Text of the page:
Additionally, incoming (2027) EU rules require substantial local content in batteries to avoid tariffs on EVs. If domestic battery production is not sufficient, the UK government may consider re-entering negotiations to delay introduction or reduce content requirements. Although Brussels has said it will not extend exemptions, the reality is the EU may be amenable if its battery production capability cannot meet the required demand. The EU is ramping up faster than the UK, but carmakers do not believe it will be ready. Geopolitical tension with China remains high, spurring protectionist EU moves as part of the strategic autonomy agenda. China itself is increasingly looking to boost self-reliance – and new US export controls on the semiconductor industry, explicitly targeted at China, may spark another trade battle. The UK government last week decided to reverse the takeover of Newport Wafer Fab, Britain’s largest microchip plant, by a Chinese-owned company, showing the strength of concern about China’s rapid economic expansion.

Supply chains also remain stretched, and while global semiconductor shortages are easing in certain sectors, those used in autos remain in high demand. Across the world, competition for raw materials and components for EVs is sky-high – demonstrated by the soaring price of lithium and other critical minerals (chart 5). 

The UK auto industry has historically performed best when government policy has been to welcome free trade and competition. Imports help consumers and ZEV (Zero Emission Vehicle) adoption objectives, and access to overseas markets facilitates UK exports – particularly the traditionally strong selling prestige and specialist cars. There are still opportunities to reduce trade barriers, such as through a UK/India deal, that the government can seize.  

Understanding (and where necessary mitigating) the potential impact of these trade and geopolitical risks have increasingly become a central task for the sector.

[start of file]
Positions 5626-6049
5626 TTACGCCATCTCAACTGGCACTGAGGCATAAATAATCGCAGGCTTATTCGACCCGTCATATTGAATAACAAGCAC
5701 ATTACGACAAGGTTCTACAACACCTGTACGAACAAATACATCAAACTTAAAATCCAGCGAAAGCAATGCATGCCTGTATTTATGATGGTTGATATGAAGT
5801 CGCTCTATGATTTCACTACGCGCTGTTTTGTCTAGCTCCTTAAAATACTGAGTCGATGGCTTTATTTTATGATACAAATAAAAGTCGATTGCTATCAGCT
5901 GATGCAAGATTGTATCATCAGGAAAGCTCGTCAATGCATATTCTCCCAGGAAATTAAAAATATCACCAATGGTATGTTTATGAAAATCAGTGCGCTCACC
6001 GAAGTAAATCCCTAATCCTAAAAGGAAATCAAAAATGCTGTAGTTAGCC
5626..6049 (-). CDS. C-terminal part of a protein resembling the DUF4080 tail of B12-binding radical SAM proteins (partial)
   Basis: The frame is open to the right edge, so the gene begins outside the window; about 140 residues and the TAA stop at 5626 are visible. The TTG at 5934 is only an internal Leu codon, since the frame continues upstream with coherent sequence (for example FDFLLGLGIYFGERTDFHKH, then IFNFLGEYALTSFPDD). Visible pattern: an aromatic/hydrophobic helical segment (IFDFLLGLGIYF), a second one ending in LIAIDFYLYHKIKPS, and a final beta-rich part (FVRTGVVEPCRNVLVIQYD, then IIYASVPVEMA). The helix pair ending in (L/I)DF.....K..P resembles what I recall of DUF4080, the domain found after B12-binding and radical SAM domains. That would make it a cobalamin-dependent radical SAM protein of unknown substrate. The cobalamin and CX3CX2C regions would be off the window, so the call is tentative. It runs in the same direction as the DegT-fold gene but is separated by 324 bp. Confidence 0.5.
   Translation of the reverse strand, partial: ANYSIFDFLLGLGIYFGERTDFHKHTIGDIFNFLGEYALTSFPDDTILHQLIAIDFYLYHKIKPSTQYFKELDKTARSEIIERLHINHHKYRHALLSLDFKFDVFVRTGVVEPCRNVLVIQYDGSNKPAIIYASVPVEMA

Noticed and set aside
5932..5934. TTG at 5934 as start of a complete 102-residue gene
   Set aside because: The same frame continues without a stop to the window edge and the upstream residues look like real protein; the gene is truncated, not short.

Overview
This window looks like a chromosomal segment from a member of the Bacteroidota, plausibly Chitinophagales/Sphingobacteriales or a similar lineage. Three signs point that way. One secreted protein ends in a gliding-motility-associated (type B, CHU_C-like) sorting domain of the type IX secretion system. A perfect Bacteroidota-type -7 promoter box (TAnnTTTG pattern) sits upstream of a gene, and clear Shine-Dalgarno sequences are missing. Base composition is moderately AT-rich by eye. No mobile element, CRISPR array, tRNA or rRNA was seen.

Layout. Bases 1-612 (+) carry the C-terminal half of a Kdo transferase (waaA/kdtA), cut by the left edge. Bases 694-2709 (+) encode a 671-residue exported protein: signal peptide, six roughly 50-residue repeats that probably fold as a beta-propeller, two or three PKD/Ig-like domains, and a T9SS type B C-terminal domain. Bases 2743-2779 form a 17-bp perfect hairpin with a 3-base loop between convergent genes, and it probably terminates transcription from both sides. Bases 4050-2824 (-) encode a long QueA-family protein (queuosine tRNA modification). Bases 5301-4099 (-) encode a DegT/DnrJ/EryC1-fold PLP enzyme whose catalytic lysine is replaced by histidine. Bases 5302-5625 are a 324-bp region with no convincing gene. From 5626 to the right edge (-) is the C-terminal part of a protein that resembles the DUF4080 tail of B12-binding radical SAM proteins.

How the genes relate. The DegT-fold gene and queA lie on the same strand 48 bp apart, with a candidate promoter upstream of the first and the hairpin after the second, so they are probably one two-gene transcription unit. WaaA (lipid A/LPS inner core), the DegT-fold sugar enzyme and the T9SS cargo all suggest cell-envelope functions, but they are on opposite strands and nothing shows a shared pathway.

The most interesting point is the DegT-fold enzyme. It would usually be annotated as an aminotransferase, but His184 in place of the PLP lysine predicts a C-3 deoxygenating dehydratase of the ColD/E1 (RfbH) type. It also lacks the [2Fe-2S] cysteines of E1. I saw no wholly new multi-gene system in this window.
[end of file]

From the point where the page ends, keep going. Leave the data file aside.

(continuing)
A critical time to engage 

The new government includes many ministers unsighted on previous advice, and a cadre of new advisers. There is a risk that the auto industry’s challenges remain unheard given the understandable focus on energy security and the cost of living crisis. The Autumn Statement exemplified that the Chancellor, PM and their teams are focused on the immediate crisis and avoiding a deep recession. Expectations are that the spring fiscal event will pivot towards the question of growth and tackling the persistent, long-term challenges facing the UK economy, such as low productivity, comparatively weak private sector R&D investment, and skills shortages.  

On the demand side, the auto industry must think carefully about how the policy environment can positively shape domestic demand. Many of the pressures facing the government – fiscal and otherwise – may work against that. Engaging with government in a considered and collaborative way is essential.  

On supply, there is now a critical opportunity to make the argument for stabilizing the UK’s automotive industry, protecting jobs, promoting net zero, developing world-beating R&D and boosting exports over the long term.  This message needs to be made clearly and quickly. Businesses should communicate what a credible and stable package of measures that encourages investment looks like – e.g. on subsidy, energy, infrastructure, skills, demand certainty and other elements. On all of these issues, the opportunity to help Labour shape its view is also more relevant and important than ever.  


This paper was written by Flint Partners, Josh Buckland and Jon Sell, and manager Rhys Davies. Josh leads Flint’s work on energy, sustainability and environmental issues. Prior to joining Flint, Josh was Energy Adviser to the Secretary of State for Business, Energy and Industrial Strategy. Jon leads Flint’s work advising businesses and investors on innovation, industrial and regional issues. He was previously a senior Treasury official where he led policy and spending on enterprise, corporate and venture finance, R&D and industrial policy. Rhys previously advised ministers on trade and economic policy at HMT and then DIT.